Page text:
Nea Paphos (Cyprus)
The last few seasons of Polish excavations in Nea Paphos on Cyprus have been concentrated on investigating two sites: ancillary rooms of the complex around the hall with the Mosaic of Aion, and the so-called Hellenistic House, which lies under and directly to the south of the Villa of Theseus, the Roman governor’s residence, explored in previous years.
In September Prof. Dr. Wiktor A. Daszewski continued explorations of rooms on the northern side of the so-called House of Aion.
Some of the rooms were furnished with geometric floor mosaics, but the overall impression is of a household and storage function. Moreover, the site had suffered considerably from a trench dug in modern times. The Late Roman layer in some of the rooms excavated this season was well dated by 4th century coins. One of the most interesting finds was a crater, made in a similar ware as African amphorae and with few counterparts even in Africa. Another find of interest was small fragmentary mould for casting appliqués in the form of Artemis enveloped in flowing robes. The underlying layer yielded large quantities of Late Hellenistic pottery, including several Rhodian amphorae with stamped handles, a late 1st century BC Cypriot Sigillata bowl of form H22A, a Campanian plate with outturned rim, a painted lagynos and a Red Slip wide-neck jug. Repeatedly, the archaeological evidence demonstrated considerable rebuilding and plan modification between the Late Hellenistic and Roman periods.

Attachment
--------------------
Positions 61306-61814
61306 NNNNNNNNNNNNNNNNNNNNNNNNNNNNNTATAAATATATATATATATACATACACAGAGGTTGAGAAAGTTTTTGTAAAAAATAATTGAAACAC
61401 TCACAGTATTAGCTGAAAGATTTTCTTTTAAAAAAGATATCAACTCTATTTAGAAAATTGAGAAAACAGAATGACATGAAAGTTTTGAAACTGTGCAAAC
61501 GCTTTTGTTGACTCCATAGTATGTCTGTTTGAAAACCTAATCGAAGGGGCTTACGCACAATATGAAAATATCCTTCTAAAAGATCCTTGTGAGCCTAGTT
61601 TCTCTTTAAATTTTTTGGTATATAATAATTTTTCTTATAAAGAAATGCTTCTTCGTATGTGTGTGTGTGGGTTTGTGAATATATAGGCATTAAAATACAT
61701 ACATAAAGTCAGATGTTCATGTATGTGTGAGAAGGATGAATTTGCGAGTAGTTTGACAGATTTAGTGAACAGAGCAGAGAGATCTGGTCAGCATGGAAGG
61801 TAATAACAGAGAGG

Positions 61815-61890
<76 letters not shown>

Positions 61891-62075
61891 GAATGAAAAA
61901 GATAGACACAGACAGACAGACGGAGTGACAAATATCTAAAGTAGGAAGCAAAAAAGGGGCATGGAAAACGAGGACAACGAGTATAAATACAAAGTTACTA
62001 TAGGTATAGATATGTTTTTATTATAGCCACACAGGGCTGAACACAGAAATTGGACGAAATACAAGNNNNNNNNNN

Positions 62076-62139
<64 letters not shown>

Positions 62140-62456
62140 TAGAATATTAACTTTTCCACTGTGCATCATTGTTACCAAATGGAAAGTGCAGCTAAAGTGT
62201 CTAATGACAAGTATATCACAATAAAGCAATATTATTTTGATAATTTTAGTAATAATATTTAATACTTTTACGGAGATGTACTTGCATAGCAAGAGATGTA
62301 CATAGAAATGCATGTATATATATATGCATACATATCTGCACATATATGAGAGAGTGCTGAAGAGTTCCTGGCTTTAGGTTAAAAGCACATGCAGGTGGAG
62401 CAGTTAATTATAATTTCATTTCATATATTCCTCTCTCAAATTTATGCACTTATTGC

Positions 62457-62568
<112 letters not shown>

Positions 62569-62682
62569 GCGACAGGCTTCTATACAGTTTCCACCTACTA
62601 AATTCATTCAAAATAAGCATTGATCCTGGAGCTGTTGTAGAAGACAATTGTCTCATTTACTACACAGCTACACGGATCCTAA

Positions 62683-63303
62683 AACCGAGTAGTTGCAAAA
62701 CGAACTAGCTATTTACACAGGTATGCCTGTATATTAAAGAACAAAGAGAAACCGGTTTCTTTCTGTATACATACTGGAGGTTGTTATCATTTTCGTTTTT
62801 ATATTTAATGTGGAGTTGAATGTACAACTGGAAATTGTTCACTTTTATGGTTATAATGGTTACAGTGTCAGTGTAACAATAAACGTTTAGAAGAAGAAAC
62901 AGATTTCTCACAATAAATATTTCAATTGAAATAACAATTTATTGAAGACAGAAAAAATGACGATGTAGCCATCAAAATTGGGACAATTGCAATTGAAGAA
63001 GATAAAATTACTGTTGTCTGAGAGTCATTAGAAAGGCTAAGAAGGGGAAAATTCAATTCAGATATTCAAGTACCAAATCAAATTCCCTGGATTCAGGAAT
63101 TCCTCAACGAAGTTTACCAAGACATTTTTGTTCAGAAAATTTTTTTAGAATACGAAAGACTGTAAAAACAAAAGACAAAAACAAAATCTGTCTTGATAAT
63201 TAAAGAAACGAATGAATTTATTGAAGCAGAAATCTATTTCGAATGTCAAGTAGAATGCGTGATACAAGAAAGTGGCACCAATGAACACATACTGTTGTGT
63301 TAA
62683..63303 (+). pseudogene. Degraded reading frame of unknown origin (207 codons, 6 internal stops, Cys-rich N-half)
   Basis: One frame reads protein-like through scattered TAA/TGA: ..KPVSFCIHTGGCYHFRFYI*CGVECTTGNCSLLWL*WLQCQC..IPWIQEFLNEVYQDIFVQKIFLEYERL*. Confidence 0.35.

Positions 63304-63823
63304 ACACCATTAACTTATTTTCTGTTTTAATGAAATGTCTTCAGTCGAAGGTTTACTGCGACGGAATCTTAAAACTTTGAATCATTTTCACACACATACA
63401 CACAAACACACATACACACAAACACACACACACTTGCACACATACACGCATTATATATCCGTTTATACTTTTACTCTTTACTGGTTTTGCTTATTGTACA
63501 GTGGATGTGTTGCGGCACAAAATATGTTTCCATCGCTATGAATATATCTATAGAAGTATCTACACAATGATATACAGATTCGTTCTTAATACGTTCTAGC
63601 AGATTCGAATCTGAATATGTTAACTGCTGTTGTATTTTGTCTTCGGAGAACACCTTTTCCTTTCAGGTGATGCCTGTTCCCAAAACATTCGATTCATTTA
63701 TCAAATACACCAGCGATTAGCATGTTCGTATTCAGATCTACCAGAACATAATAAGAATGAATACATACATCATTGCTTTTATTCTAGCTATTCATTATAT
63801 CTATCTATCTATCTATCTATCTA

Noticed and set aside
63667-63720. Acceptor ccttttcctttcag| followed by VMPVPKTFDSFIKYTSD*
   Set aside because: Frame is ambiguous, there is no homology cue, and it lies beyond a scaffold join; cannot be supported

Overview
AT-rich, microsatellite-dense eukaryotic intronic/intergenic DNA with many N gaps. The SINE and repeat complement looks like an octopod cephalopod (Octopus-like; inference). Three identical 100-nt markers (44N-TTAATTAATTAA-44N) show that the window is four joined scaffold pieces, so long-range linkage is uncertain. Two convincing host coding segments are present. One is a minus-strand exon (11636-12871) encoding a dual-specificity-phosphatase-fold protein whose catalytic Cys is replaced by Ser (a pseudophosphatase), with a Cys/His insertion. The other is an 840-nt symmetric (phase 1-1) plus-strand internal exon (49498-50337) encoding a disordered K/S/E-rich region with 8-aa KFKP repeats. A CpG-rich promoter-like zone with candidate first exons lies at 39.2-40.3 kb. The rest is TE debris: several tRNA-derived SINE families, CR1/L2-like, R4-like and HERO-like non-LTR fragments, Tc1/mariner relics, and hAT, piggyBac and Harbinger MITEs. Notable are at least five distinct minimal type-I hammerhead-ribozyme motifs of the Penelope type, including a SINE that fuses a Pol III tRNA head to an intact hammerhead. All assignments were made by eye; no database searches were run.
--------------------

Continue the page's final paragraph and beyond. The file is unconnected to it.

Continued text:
Continued investigation of the Hellenistic House revealed once again the three phases of use of this structure.
The earliest, dating from the Late Hellenistic period, ended in violent destruction. Extensive rebuilding in Early Roman times concerned the area south of a long wall erected to separate this architecture from a pebble courtyard that was later damaged by the Villa of Theseus. This period in the area also seems to have ended in earthquake-related disaster, including a human victim trapped under some collapsed blocks of stone. Finally, an animal enclosure was built on top of the accumulated fill. The floor connected with this Byzantine-age construction was about 1m below the surface. The remaining two levels of occupation measured another meter in thickness of the deposits.
A fine portrait in clay of an aged man was discovered in the Roman-period layer, as was also an inscription mentioning Flavios the cashier.